Paul Berman's father had given his son a spot of ground which was to be "all his very own," as the little boy expressed it.
Paul had planted his farm to water-melons, and, as the soil was rich and the showers many, an abundant crop of the finest fruit was ripening. Little Robbie, the six year old brother, had helped to pull the weeds, and, though he could do but little of the work, was always ready to help or to stand by for company while his older brother tilled the ground, and for this he was to have every third melon that ripened for his share.
The boys found it took a great deal of hard labor to keep even their small spot of ground free from weeds; but by patience and perseverance, with mother to oversee and lend a helping hand occasionally, the work was well done, and at last one big beautiful melon was ready for picking. Now Robbie had been watching this same melon for many a day and though he knew it belonged to Paul, he expected for himself several generous slices when it should be eaten; therefore he was greatly surprised when his brother said, as he took the beauty from the vines, "This melon 'I am going to give to the Lord."
"Why, Paul Berman, what makes you talk so, you know the Lord don't want it, He can't eat water-melons, and if he could, how could you get it up in the sky to him," said Robbie, as his eyes opened wide with wonder. "Oh that is not the way I am going to give it," said Paul, "you know the Bible says, `Inasmuch as ye have done it unto the least of these ye have done it unto me;' and my Sunday-school teacher said, last Sunday, that meant if we give anything to any one that is needy it is just the same as giving it to Jesus, and mother says we should give the Lord the first and the best fruit, so I am going to give this melon to that little pop-corn boy, who, you know, is laid up with a sprained ankle. Mother said I might and that it would make him so happy, she says his folks are very poor and not able to buy him anything nice to eat, and he has to lie on his little bed some whole days all alone while his mother goes out to work to earn food for the family to eat.
Though Robbie at first seemed quite disappointed, and thought it was too much to let all of the biggest and best melon go to a stranger, yet he presently became interested in the story of the little cripple and was soon ready with his express wagon to help draw it to him.
Mrs. Berman filled a little basket with cake, cookies and other goodies, which, with a bundle of papers, she packed in beside the melon; Robbie, the driver, cracked his whip, and Paul as pony pranced off in gay style.
When the boys halted in front of Mrs. Dean's lonely cottage they saw a thin pale face pressed against the window pane which lighted up with joy and animation when they turned to enter the house, and the little sick boy saw that Paul was really bringing that lovely melon for him. The boys found little Johnnie alone, his mother having gone to help a neighbor for a few hours, and, as he thanked them, again and again, and they saw how happy their gift had made him, the boys went home feeling that it surely is "more blessed to give than to receive."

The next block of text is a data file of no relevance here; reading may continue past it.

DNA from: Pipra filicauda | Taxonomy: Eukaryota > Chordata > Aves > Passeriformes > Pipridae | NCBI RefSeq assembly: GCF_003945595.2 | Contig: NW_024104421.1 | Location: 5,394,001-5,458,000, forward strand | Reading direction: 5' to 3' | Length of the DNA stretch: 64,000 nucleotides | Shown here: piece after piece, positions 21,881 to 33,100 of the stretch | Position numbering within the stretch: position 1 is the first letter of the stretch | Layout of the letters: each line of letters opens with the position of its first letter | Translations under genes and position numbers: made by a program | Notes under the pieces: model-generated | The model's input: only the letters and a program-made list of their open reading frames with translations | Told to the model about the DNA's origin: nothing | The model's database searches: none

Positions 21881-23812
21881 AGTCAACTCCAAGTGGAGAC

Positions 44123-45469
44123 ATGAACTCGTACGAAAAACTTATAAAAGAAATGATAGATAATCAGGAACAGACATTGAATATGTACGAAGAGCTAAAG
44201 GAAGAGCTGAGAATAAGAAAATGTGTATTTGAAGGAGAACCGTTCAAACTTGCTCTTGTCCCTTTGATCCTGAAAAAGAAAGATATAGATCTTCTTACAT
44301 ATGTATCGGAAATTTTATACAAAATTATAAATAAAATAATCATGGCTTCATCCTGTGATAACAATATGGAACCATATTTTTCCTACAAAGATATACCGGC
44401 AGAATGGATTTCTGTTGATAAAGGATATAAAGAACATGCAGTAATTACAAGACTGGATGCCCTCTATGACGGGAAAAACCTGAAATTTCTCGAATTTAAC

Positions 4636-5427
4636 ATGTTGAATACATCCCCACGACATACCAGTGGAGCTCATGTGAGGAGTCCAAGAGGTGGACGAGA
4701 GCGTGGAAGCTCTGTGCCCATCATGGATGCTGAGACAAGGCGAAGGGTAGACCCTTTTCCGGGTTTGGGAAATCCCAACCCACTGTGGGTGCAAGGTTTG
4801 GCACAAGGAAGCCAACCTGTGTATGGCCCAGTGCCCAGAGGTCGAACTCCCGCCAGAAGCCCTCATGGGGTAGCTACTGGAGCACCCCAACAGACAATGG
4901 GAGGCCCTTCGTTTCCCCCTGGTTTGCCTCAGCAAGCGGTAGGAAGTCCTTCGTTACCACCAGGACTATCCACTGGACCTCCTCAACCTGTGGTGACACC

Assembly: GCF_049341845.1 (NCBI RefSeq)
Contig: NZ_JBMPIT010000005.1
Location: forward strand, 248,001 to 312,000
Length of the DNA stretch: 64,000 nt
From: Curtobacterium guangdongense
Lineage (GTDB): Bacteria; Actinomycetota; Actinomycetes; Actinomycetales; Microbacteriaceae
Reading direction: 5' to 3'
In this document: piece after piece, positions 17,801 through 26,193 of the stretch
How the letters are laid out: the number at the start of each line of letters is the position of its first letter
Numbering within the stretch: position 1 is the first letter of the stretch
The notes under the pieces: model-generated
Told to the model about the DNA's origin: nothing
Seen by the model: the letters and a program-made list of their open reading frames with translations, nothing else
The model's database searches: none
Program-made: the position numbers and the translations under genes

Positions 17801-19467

When Mrs. Dean returned to her little boy, she thought he seemed unusually cheerful and happy, but she hurried to the kitchen to make a fire and set the table for tea; when all was ready Johnnie surprised her by rolling out the big melon from behind his chair, and telling her who brought it and how he had saved it for supper, so she and father could have a share, and that he had hoped she would not discover it' as she came in, for he thought she would enjoy it more when tea was ready.
That evening as Mr. Dean was taking down his hat to go up town, as he usually did, Johnnie looked up into his face and said, " Papa I wish you wanted to stay at home this evening and read to me from these papers that came with my water-melon."
Mr. Dean put his hat back saying, " I was just thinking if I had something interesting to read I would not go out this evening, it seems so cozy and nice at home."
Mr. Dean was a good workman, a kind husband and father, but did not seem to prosper in business. He was often out of employment and it seemed hard for him to get even the necessaries of life for his family. He often wondered why he could not support his family as comfortably as other men did who received the same wages. But his wife and the neighbors knew it was because he spent so much of his wages for drink and tobacco.
It so happened that the first article that Mr. Dean read that evening was one showing the waste of strong drink and tobacco, how what seemed like a paltry sum spent each day would in a few years pay for a good home and fill it with the comforts of life. He had never seen his bad habits in this light before, and had not realized that what he spent each year for these worse than useless things was what was keeping him poor, sending his wife out to labor, and bringing sorrow and destruction to their home; and, calling his wife from the kitchen, he confessed to her his faults and resolved that no more of his money should go for whiskey and tobacco. Mr. Dean kept this good resolution and prosperity and happiness attended him; and all this came of one little boy's remembering the text " Inasmuch."
( Originally Published 1887 )
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